“Down to the River to Pray” (also known as “Down in the River to Pray,” “Down in the Valley to Pray,” and “The Good Old Way”) is a 19th-century American folk hymn variously attributed as an African-American spiritual/slave song, Appalachian song, and gospel song. In recent years, it was popularized in the 2000 motion picture, “O Brother, Where Art Thou,” and by folk/bluegrass performer Alison Kraus.
In this arrangement, the first three presentations, or verses, of the pentatonic tune employ simple, traditional harmony and limited instrumentation, evoking the simplicity of folk-singing style. Verse 4 is characterized by a direct key change up a fourth (from concert Eb to Ab major) and more active harmonies. After a short, two-bar modulation up one more step, the final verse begins with rising parallel harmonies under the melody in trumpet 1, and continues with more contemporary harmonies. The piece concludes with a simple “Amen”-like ending.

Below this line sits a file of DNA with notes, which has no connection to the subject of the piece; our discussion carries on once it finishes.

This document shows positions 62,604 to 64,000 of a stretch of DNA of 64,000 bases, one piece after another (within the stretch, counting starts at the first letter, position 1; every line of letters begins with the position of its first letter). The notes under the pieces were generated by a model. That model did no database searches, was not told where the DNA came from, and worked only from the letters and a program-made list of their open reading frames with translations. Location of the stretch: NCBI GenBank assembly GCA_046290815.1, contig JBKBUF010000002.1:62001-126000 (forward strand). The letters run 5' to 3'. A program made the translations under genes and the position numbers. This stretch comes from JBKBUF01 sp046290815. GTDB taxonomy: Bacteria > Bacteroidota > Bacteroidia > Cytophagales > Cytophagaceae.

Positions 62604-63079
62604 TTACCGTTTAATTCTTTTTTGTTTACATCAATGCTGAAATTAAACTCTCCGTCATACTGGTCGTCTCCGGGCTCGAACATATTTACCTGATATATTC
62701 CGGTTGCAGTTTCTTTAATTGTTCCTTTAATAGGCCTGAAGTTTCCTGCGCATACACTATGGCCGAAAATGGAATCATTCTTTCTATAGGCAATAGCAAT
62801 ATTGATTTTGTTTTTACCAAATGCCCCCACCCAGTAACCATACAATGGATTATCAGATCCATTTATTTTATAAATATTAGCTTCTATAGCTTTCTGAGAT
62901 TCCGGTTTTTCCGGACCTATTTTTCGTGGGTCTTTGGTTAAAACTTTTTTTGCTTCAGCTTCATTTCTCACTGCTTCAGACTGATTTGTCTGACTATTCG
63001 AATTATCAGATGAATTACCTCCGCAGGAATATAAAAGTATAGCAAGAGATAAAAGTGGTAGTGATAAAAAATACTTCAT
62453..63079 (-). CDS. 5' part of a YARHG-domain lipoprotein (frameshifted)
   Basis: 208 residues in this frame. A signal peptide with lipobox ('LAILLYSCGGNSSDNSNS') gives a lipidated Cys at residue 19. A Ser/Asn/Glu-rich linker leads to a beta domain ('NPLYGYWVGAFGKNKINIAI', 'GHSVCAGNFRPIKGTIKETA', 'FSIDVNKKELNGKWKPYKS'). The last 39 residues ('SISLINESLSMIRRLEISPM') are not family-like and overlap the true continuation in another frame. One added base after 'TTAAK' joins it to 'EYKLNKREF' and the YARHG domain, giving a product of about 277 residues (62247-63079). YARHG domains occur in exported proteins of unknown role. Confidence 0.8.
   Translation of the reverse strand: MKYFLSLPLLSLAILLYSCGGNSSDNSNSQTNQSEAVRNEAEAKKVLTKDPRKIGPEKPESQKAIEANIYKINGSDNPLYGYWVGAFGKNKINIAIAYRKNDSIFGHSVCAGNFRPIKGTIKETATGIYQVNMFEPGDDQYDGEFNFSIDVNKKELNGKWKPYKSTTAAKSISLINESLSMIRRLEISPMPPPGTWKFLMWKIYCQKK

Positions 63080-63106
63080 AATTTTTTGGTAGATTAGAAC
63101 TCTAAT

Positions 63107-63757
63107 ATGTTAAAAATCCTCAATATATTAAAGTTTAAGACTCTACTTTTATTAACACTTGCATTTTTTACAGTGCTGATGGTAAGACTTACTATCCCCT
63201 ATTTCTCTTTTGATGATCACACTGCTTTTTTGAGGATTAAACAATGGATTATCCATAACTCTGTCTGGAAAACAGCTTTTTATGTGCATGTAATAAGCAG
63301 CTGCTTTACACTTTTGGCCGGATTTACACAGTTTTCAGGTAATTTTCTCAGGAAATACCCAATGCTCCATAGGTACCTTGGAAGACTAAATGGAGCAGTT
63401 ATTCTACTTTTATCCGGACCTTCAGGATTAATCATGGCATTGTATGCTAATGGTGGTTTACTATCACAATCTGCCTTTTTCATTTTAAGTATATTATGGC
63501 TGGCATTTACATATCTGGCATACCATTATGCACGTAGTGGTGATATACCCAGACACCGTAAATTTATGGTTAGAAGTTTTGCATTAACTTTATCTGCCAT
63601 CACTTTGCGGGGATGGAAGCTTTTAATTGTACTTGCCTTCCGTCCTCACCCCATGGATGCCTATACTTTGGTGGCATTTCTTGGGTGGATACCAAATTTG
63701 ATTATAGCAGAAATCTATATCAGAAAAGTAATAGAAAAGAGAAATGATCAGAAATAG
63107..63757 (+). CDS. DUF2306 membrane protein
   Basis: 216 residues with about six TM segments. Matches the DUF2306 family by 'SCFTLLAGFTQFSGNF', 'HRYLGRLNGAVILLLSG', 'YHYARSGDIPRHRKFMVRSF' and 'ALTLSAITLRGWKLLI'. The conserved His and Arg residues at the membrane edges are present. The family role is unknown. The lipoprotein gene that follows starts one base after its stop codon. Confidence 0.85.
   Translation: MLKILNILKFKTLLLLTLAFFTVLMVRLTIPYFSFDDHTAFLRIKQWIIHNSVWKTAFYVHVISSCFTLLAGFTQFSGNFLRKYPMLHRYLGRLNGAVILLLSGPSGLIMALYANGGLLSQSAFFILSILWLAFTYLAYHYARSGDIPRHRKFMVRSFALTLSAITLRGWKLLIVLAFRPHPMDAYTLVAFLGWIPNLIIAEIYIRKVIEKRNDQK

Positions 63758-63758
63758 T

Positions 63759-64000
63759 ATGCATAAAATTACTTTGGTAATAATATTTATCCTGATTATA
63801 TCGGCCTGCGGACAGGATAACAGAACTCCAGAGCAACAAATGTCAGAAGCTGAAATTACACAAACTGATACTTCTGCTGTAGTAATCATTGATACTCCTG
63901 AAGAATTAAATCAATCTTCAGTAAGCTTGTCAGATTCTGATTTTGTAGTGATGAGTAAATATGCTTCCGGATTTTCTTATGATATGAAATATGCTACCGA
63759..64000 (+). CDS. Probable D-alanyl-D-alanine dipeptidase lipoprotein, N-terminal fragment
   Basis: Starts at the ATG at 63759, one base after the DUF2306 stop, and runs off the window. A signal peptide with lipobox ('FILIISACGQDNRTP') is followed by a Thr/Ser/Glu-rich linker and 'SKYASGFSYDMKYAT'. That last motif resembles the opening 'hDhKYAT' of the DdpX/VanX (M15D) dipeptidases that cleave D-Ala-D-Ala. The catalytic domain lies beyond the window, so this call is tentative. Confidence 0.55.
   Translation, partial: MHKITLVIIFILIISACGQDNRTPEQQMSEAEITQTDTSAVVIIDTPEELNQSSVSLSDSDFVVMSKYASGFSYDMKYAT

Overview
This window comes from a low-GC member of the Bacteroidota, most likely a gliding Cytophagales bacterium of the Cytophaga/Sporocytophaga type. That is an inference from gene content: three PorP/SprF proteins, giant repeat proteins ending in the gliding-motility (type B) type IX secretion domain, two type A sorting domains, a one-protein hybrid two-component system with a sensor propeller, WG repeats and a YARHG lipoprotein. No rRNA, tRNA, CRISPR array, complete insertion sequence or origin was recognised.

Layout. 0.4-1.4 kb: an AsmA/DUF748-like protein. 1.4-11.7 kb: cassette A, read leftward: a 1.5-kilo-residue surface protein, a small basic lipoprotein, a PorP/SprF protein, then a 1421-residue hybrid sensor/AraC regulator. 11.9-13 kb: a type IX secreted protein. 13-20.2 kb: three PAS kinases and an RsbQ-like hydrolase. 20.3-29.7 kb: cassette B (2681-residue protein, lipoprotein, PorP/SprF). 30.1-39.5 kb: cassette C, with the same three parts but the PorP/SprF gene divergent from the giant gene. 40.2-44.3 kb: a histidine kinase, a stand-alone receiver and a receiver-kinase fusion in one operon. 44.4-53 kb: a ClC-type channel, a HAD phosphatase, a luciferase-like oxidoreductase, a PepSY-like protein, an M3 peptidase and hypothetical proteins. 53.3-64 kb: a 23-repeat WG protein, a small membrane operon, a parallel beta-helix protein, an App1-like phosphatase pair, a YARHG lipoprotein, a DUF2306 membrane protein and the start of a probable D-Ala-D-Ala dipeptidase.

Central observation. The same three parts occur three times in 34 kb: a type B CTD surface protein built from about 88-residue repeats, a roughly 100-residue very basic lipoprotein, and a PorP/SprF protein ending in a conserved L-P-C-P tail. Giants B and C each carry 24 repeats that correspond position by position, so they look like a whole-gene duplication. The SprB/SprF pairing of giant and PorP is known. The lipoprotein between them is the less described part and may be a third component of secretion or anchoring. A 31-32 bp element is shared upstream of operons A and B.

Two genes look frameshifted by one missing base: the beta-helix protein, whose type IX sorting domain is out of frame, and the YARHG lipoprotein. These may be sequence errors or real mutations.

View a performance by the Island City Brass Quintet, Wilmington, Illinois.
Score, parts (Bb tpt. 1, Bb tpt. 2, F horn, tbn, tuba) — $12.99